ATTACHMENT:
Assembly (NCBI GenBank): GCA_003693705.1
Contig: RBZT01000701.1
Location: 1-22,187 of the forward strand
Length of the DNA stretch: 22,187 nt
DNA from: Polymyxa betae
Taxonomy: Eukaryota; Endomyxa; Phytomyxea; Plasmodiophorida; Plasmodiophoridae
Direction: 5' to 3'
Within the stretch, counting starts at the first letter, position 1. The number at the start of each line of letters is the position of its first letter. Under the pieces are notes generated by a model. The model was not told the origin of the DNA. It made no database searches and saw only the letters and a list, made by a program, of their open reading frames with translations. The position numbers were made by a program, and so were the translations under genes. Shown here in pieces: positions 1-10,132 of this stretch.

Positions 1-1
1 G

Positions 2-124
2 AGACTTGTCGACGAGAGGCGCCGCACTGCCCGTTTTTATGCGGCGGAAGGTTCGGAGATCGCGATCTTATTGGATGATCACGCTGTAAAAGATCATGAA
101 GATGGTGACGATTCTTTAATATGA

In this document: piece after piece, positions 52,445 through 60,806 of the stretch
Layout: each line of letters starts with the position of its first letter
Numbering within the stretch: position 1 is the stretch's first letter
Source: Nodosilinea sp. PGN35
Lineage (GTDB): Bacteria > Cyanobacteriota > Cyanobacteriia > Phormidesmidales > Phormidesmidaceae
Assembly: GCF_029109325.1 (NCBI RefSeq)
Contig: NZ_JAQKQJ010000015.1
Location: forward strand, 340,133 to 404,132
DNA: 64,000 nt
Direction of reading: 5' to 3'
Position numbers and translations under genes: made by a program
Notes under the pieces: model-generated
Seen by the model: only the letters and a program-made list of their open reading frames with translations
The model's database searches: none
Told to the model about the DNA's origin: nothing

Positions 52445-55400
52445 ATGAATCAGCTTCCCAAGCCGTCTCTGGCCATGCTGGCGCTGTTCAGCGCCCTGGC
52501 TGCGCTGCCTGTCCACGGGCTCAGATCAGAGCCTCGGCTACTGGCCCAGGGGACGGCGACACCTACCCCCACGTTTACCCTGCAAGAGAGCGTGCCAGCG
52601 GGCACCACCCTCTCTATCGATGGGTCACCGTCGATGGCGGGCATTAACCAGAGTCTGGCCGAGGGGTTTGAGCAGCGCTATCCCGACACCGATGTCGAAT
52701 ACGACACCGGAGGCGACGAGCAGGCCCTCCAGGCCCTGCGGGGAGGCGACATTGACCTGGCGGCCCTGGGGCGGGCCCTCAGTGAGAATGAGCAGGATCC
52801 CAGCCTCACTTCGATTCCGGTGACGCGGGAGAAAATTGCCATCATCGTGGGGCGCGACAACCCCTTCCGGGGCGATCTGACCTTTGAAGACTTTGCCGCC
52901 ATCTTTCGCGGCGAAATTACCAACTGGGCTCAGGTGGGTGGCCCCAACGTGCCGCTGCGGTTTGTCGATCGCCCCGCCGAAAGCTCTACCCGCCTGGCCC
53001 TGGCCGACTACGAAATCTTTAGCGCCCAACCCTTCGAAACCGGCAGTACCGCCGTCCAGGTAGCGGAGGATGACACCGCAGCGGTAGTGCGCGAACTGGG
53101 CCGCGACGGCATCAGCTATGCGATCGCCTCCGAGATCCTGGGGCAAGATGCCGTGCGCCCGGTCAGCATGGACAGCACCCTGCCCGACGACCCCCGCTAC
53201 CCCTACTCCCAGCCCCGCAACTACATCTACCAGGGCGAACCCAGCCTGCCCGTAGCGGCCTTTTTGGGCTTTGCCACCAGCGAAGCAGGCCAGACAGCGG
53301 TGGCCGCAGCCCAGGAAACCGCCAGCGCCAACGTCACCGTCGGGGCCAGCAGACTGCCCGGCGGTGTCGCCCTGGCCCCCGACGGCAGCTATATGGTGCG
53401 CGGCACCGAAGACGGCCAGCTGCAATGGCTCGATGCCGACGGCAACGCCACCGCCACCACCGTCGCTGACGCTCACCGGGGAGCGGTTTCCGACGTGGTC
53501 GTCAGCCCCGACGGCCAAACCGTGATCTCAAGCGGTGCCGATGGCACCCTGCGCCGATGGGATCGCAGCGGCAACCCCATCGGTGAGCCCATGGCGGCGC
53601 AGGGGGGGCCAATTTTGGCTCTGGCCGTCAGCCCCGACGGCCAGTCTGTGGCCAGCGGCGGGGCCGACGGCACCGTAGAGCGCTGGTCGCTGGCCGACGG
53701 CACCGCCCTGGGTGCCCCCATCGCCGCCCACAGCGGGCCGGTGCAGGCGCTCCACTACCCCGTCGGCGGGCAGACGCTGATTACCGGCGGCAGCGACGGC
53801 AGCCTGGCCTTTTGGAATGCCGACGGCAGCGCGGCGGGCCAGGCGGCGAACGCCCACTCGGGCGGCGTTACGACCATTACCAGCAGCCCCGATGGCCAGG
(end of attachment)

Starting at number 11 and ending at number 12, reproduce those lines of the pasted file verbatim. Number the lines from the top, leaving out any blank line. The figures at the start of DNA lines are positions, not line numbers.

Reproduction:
Positions 2-124
2 AGACTTGTCGACGAGAGGCGCCGCACTGCCCGTTTTTATGCGGCGGAAGGTTCGGAGATCGCGATCTTATTGGATGATCACGCTGTAAAAGATCATGAA